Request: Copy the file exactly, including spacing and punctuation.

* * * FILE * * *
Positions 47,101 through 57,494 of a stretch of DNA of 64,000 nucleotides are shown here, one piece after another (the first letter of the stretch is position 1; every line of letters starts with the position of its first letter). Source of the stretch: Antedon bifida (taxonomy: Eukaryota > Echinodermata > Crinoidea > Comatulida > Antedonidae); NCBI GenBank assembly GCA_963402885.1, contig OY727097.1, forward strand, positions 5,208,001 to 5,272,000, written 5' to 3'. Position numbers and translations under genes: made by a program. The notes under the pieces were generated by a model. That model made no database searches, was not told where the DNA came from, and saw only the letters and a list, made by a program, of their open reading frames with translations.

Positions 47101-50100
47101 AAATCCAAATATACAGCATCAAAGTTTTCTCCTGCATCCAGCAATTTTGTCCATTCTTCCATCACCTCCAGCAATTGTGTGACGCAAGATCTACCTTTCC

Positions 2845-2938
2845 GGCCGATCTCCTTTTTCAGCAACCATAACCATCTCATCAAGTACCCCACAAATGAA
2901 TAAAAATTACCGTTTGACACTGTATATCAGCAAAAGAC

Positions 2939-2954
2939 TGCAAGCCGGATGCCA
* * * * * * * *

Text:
Positions 47,101 through 57,494 of a stretch of DNA of 64,000 nucleotides are shown here, one piece after another (the first letter of the stretch is position 1; every line of letters starts with the position of its first letter). Source of the stretch: Antedon bifida (taxonomy: Eukaryota > Echinodermata > Crinoidea > Comatulida > Antedonidae); NCBI GenBank assembly GCA_963402885.1, contig OY727097.1, forward strand, positions 5,208,001 to 5,272,000, written 5' to 3'. Position numbers and translations under genes: made by a program. The notes under the pieces were generated by a model. That model made no database searches, was not told where the DNA came from, and saw only the letters and a list, made by a program, of their open reading frames with translations.

Positions 47101-50100
47101 AAATCCAAATATACAGCATCAAAGTTTTCTCCTGCATCCAGCAATTTTGTCCATTCTTCCATCACCTCCAGCAATTGTGTGACGCAAGATCTACCTTTCC

Positions 2845-2938
2845 GGCCGATCTCCTTTTTCAGCAACCATAACCATCTCATCAAGTACCCCACAAATGAA
2901 TAAAAATTACCGTTTGACACTGTATATCAGCAAAAGAC

Positions 2939-2954
2939 TGCAAGCCGGATGCCA